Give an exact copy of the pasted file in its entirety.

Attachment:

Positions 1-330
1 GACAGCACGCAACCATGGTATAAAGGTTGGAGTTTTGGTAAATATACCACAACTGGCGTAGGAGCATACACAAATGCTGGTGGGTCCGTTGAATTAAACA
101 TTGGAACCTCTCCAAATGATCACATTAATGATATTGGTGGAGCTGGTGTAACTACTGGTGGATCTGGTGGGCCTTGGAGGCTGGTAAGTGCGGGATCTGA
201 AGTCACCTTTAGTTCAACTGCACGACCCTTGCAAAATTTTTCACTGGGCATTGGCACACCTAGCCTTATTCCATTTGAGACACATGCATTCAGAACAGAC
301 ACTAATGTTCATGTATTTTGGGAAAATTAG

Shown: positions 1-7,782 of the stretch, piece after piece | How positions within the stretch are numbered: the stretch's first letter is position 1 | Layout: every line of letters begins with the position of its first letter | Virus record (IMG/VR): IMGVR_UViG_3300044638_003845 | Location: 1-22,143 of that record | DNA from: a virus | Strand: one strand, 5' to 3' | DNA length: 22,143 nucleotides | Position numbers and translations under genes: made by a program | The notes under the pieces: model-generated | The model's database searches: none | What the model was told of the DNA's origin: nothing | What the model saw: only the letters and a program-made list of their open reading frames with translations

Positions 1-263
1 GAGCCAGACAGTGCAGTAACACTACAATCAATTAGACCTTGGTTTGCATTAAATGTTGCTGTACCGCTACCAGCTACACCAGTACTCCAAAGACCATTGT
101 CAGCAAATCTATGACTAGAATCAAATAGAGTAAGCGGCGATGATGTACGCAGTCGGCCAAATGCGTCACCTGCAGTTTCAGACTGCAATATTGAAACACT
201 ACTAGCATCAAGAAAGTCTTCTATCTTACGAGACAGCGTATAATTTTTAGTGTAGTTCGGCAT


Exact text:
Positions 1-330
1 GACAGCACGCAACCATGGTATAAAGGTTGGAGTTTTGGTAAATATACCACAACTGGCGTAGGAGCATACACAAATGCTGGTGGGTCCGTTGAATTAAACA
101 TTGGAACCTCTCCAAATGATCACATTAATGATATTGGTGGAGCTGGTGTAACTACTGGTGGATCTGGTGGGCCTTGGAGGCTGGTAAGTGCGGGATCTGA
201 AGTCACCTTTAGTTCAACTGCACGACCCTTGCAAAATTTTTCACTGGGCATTGGCACACCTAGCCTTATTCCATTTGAGACACATGCATTCAGAACAGAC
301 ACTAATGTTCATGTATTTTGGGAAAATTAG

Shown: positions 1-7,782 of the stretch, piece after piece | How positions within the stretch are numbered: the stretch's first letter is position 1 | Layout: every line of letters begins with the position of its first letter | Virus record (IMG/VR): IMGVR_UViG_3300044638_003845 | Location: 1-22,143 of that record | DNA from: a virus | Strand: one strand, 5' to 3' | DNA length: 22,143 nucleotides | Position numbers and translations under genes: made by a program | The notes under the pieces: model-generated | The model's database searches: none | What the model was told of the DNA's origin: nothing | What the model saw: only the letters and a program-made list of their open reading frames with translations

Positions 1-263
1 GAGCCAGACAGTGCAGTAACACTACAATCAATTAGACCTTGGTTTGCATTAAATGTTGCTGTACCGCTACCAGCTACACCAGTACTCCAAAGACCATTGT
101 CAGCAAATCTATGACTAGAATCAAATAGAGTAAGCGGCGATGATGTACGCAGTCGGCCAAATGCGTCACCTGCAGTTTCAGACTGCAATATTGAAACACT
201 ACTAGCATCAAGAAAGTCTTCTATCTTACGAGACAGCGTATAATTTTTAGTGTAGTTCGGCAT